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66F or 67F at the tstat...but the temp varies a lot by bedroom/kitchen/etc... lots of warm/cold spots in this old box. Kitchen can be near 70F on sunny winter days (winter sun exposure), while the north facing bedrooms are chilly all day. I burn natural gas and my bills run at most $150 (total/winter) and that is with an energy hog 50 gallon electric water hater and 3 little kids who like to waste hot water. 3 bedroom ranch, uninsulated cinderblock basement, walls with maybe an inch of old fiberglass/tar paper insulation.
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Old 01-05-13, 05:18 AM   #75
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Our house gets up to about 78 at night (80 in the loft) and drops to around 68-72 by morning depending on how cold it gets outside and how late the last logs are tossed on the fire.
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Old 10-21-13, 04:05 PM   #76
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I'm updating things since I just turned the heat on for the first time last week. I've changed my heating scheme a little bit. It is now 70F when I'm at home at night and on the weekends. It is 60F during the night and morning. I do not turn the heat on when I get up in the morning before work. I did notice a bump in my usage going to this as I did it at the end of last year.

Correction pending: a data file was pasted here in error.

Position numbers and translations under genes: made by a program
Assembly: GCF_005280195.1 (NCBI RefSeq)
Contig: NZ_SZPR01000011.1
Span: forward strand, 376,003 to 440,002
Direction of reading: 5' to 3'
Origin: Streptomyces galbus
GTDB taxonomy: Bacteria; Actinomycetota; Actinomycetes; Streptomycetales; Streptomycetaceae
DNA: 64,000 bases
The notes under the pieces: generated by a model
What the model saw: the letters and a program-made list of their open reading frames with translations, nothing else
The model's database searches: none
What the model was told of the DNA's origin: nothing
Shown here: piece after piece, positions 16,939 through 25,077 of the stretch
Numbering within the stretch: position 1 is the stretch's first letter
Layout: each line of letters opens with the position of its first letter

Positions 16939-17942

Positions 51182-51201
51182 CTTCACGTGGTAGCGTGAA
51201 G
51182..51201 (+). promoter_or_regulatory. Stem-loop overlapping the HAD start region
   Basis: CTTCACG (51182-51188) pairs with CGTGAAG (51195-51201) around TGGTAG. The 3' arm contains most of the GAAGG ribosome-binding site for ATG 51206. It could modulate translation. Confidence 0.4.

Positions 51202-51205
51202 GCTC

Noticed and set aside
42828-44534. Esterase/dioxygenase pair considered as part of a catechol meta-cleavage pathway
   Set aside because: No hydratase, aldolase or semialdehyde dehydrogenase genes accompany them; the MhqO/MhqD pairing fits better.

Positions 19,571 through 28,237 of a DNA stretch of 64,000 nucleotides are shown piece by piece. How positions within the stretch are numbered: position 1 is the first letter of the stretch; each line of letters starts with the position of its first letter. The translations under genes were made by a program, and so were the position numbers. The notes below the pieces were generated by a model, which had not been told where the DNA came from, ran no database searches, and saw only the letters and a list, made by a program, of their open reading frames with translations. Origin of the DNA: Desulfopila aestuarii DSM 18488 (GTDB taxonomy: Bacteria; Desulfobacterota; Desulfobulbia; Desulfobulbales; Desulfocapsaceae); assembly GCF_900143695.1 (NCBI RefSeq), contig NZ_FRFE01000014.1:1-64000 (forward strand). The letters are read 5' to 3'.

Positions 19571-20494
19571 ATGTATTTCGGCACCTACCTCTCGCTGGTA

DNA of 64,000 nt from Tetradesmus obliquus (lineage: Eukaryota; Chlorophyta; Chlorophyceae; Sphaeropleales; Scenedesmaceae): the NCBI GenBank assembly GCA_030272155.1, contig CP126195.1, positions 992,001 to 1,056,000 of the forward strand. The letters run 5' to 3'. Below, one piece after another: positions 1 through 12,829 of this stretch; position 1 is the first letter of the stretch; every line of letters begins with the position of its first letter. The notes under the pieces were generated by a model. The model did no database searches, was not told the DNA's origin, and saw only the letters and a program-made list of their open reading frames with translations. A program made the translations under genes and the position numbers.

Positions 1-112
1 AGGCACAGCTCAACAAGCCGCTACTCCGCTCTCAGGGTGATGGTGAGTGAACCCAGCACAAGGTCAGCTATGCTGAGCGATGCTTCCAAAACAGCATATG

I also just added a duct to my sunroom while remodeling my office. That is going to mess with the vent settings and make me re-tweak things.

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Old 10-23-13, 11:55 PM   #77
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for reference: my electricity bill is around 68CAD/2 mnths, typical daily usage around 12kW, with winter time both my master bedroom + kids room will have a bit of supplementary heat from electric radiant oil heater (mine is on timer on low (500watts), turns on @ 4am and off @ 6:30am only). With electrical heater on low during bed time during winter months, electrical bill would be within 76~83CAD/2mnths.

(*of course, electrical range for cooking as well*)

The whole house (2k sq ft) is heated by natural gas--radiant hydronic in-floor heating, 3 zones. I have them all locked down to 21C (my wifey and I would suffer from chill-related headaches if temp indoor falls below 18C). During the coldest winter mnths (outdoor temp typical -2C daytime, -6~-10C nitetime, our natural gas heating billing can go as high as 183CAD/mnth, with nominal average (winter mnths) around 138CAD/mnth. This also includes hot water heater tank (recently replaced with a GeeEee 12yr 40gal tank, natural gas..high efficiency storage type).